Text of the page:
Seattle Seahawks

Will Eric Wedge And His Mustache Be The Key To Turning Things Around In Seattle?

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Will Eric Wedge and His Mustache Be the Key to Turning Things Around in Seattle?

After he was fired in Cleveland following a 96 loss season, Eric Wedge decided to take a year off from the game of baseball. After one year away, Wedge is back managing a new team. He will become the seventh manager for the Mariners since. For a team that is looking for stability in the dugout, Eric Wedge may be able to bring just that to Seattle. He is a respected manager, he brings a lot of passion and experience to the club, and he is no stranger to a rebuilding project, which is what it looks like in Seattle. When Wedge took over the Indians job in , he inherited a team that was very young, it had a promising future, but they were about to go through growing pains as well. Along with Mark Shapiro, the Indians General Manager, Wedge helped lead the Indians to two different seasons with 90 plus wins before having to trade away guys like CC Sabathia, Cliff Lee, and Victor Martinez. Now he takes over a ballclub that hasn’t seen the playoffs since.Eric Wedge joined 710 ESPN in Seattle with Brock and Salk to talk about what he learned from being away from the game for a year, what happened during his tenure in Cleveland, how comfortable he is taking over a team that could be rebuilding, what his relationship is like with Milton Bradley, and why he chose Seattle.

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On what he learned from being away from the game for a year:

“It was different. It was from a different view, a view that I had never had before, but I think that is going to help me. When you talk about the game, sometimes when you’re so involved in it, you can get too close to it. You’ve gotta make sure that you can separate it from time to time and take a bird’s eye view and that’s what it allowed me to do.”

On what happened with the Indians and how comfortable he is with a rebuilding team:

“They had to break it down the year before I got there which was ’02. That’s where they were as an organization, that’s where they were from an economic standpoint, and just from their minor league system, they had to work to replenish it. Everybody did a great job with it. We started in ’03 and it was a start over. I wanna say 25 or 26 rookies, something crazy like that came through. We started to build that foundation, which I think you have to do. You have to have firm ground to stand on if you’re going to count on being consistent from year to year or go in the right direction. We really stay consistent with our communication and what we were trying to do there. That’s how we played it out and we just built it from year to year.”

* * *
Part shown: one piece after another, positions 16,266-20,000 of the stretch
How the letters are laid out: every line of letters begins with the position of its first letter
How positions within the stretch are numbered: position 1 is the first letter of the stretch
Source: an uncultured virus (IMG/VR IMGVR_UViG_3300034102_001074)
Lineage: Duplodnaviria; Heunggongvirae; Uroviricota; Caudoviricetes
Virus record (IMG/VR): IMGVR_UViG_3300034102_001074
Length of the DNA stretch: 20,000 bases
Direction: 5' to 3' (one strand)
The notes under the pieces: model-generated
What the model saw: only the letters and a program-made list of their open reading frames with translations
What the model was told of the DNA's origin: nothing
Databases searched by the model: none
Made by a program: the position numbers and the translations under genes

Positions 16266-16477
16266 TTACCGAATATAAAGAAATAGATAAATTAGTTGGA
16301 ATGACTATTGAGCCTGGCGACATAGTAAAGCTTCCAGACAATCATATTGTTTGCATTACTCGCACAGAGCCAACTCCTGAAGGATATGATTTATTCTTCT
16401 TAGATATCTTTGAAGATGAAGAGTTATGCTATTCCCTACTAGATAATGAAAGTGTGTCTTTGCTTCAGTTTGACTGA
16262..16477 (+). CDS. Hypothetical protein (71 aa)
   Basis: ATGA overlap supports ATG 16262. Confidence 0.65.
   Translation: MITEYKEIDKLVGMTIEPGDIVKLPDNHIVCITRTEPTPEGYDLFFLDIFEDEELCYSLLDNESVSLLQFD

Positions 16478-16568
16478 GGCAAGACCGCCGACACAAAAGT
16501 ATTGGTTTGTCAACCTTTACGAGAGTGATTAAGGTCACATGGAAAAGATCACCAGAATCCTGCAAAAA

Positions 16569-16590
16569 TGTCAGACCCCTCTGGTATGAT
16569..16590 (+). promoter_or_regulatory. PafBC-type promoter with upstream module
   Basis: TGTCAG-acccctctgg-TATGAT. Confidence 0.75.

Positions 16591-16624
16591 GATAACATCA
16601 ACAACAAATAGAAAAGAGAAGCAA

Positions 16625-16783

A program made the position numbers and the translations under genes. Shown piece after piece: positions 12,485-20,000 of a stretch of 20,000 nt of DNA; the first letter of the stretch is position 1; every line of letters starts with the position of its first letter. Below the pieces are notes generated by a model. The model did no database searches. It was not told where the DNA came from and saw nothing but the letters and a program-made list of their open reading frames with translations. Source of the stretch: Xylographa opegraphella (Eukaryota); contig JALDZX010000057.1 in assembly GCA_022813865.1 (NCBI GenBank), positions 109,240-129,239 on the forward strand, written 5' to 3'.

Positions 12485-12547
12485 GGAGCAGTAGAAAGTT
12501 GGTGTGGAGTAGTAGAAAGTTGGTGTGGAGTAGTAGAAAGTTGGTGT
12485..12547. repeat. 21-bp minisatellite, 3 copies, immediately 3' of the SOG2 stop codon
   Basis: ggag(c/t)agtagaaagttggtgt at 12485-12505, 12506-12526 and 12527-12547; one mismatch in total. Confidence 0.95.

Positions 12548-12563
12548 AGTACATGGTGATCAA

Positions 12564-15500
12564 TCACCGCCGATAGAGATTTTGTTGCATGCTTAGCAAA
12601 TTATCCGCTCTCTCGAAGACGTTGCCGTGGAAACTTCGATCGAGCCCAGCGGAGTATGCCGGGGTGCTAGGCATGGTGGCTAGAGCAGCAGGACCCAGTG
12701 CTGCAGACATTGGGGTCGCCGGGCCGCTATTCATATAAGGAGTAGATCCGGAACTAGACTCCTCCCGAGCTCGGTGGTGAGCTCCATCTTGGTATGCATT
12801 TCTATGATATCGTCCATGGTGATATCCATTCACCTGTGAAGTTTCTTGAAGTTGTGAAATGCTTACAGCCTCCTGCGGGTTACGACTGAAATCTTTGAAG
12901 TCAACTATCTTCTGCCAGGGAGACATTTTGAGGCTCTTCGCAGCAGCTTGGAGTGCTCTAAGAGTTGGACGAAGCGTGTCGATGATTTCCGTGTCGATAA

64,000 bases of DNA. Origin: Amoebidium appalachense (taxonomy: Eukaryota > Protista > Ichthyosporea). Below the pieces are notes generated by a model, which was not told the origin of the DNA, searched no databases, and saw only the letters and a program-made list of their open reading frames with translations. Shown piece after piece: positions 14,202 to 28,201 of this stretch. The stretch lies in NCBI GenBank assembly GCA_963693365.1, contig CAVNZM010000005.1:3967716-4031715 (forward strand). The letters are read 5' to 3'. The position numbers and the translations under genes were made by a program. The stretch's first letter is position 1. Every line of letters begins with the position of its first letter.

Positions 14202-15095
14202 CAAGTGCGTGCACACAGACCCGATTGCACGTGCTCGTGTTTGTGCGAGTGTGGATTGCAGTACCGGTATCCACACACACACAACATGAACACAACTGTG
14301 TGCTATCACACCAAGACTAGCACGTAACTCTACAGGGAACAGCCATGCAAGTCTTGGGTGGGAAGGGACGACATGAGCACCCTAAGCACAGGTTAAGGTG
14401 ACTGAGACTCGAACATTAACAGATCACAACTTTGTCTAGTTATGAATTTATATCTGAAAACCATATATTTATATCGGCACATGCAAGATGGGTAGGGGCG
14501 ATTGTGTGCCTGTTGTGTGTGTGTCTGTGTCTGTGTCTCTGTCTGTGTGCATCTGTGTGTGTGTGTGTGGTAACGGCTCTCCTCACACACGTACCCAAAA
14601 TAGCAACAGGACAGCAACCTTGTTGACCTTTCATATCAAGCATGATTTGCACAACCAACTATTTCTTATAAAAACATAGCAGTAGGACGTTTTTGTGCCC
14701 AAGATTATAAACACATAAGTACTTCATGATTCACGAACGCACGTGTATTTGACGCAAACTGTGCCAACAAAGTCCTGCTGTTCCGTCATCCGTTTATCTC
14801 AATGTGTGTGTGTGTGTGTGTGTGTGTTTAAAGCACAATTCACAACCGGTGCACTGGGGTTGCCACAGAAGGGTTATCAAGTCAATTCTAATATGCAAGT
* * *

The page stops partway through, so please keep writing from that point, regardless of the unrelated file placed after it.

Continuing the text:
On what happened with Milton Bradley:

“I’m not going to get into details of what happened that day, that was six and a half or seven years ago. But I will say this, Milton and I spent a lot of time together back in the day and things didn’t work out there, but I’m looking forward to having the opportunity to work with him again. He’s been through a lot since then and I’ve been through a lot since then. The biggest thing with Milton is just to stay healthy. We know what kind of ability he has. He’s proven that time and time again, but his biggest Achilles heel has just been staying healthy. Hopefully he can be healthy and help us win some ball games.”

On what he liked about Seattle:

“That dynamic of those three guys, I was really impressed with. I have always loved the city of Seattle, have always loved Safeco, love this part of the country, in talking to my wife Kate we have always been intrigued with the potential of relocating out here if that was ever an opportunity for us. Then you go to the players and there’s something to work off of there. That’s something that you have to start with.”

On how this roster compares with Cleveland’s roster when he took over:

“No. They’re further along with the system and at the big league level. Jack is doing it the right way in regard to building it with young players. You just start with Felix (Hernandez) and Ichiro that’s something that’s hard to come by. Don’t take it for granted. I know they don’t but they’re special players. They’ve got some other players that have a chance to be pretty good too and it’s our job to develop some of these younger kids and see exactly who we can bring in whether it be this year, next year, or the year after.”

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